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  50th ICAAC
Boston, MA
September 12-15, 2010
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Staph Rate Falling in HIV+ Danes, But Still High vs General Population
  50th Interscience Conference on Antimicrobial Agents and Chemotherapy (ICAAC), September 12-15, 2010, Boston
Mark Mascolini
Incidence of Staphylococcus bacteremia dropped sharply over the past decade in HIV-infected people assessed in a nationwide Danish study. The decline was much smaller in injecting drug users (IDUs) than in gay men, and Staph incidence remains much higher in people with HIV than the general Danish population.
The study involved all HIV-infected people in care in Denmark from January 1, 1995 through December 31, 2007. The investigators matched each HIV-infected person by age and gender with up to 19 controls in the general population. Follow-up continued until the first episode of Staph bacteremia, death, or emigration. The researchers used time-updated Poisson regression analysis to estimate Staph incidence (the new diagnosis rate).
The analysis included 4871 people with HIV and 92,116 general-population controls assessed in 815,286 person-years of observation. The researchers identified 284 cases of Staph bacteremia--132 in the HIV group and 152 in controls. Those numbers translated into more than a 20 times higher Staph rate in people with HIV (incidence rate ratio [IRR] 20.7, 95% confidence interval [CI] 18.2 to 23.5).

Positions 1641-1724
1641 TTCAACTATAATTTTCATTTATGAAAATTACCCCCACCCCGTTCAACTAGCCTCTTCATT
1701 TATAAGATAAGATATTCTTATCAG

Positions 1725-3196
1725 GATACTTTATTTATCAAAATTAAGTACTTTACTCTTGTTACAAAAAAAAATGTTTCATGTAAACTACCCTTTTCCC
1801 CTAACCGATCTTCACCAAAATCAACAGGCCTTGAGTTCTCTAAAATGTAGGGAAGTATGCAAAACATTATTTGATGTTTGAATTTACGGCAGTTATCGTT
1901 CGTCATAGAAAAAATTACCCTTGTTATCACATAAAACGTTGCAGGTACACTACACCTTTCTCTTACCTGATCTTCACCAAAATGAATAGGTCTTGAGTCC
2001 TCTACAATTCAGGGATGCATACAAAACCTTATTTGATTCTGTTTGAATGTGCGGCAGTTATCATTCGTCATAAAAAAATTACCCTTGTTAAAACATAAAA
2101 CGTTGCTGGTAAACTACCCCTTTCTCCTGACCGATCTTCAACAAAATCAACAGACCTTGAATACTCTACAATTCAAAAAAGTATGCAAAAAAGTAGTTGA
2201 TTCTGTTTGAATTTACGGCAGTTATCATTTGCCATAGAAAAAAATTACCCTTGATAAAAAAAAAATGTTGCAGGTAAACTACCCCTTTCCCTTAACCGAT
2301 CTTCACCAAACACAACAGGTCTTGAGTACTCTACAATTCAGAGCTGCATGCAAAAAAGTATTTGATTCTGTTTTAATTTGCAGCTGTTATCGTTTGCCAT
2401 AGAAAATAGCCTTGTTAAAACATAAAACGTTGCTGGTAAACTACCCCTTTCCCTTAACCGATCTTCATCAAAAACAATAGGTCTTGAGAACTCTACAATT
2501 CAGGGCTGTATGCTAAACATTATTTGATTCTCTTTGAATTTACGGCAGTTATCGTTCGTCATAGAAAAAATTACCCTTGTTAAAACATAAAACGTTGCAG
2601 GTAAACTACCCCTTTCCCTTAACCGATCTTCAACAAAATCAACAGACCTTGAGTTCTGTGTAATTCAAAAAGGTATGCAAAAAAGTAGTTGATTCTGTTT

Staph incidence fell almost 70% over the observation period in people with HIV, from 770 per 100,000 person-years in 1995-1998 to 235 per 100,000 in 2003-2007 (IRR 0.31, 95% CI 0.25 to 0.38). But Staph incidence fell less among people infected with HIV when injecting drugs than among men infected during sex with other men:
--IDUs: 2439 to 1507 diagnoses per 100,000 (1995-98 to 2003-07)
--Gay men: 385 to 84 diagnoses per 100,000 (1995-98 to 2003-07)
Declining incidence among heterosexually infected people stood between the rates in IDUs and gays.
CD4 count emerged as the strongest independent predictor of Staph incidence. People with a latest CD4 count below 100 had more than a 10 times higher risk of Staph than did people with a count above 350 (IRR 10.2, 95% CI 8.2 to 12.8). Not taking combination antiretrovirals raised the risk of Staph 80% in IDUs and gay men, while raising the risk 60% in heterosexually infected people. Not having a viral load below 500 copies raised the Staph risk 3.0 times in IDUs, 1.9 times in gays, and 2.2 times in heterosexuals. Ethnicity and gender did not affect Staph incidence.
Larsen MV, Harboe ZB, Ladelund S, et al. Incidence of and risk factors for Staphylococcus aureus bacteraemia in a nation-wide HIV-infected and uninfected matched cohort study. 50th Interscience Conference on Antimicrobial Agents and Chemotherapy (ICAAC). September 12-15, 2010. Boston. Abstract H-235.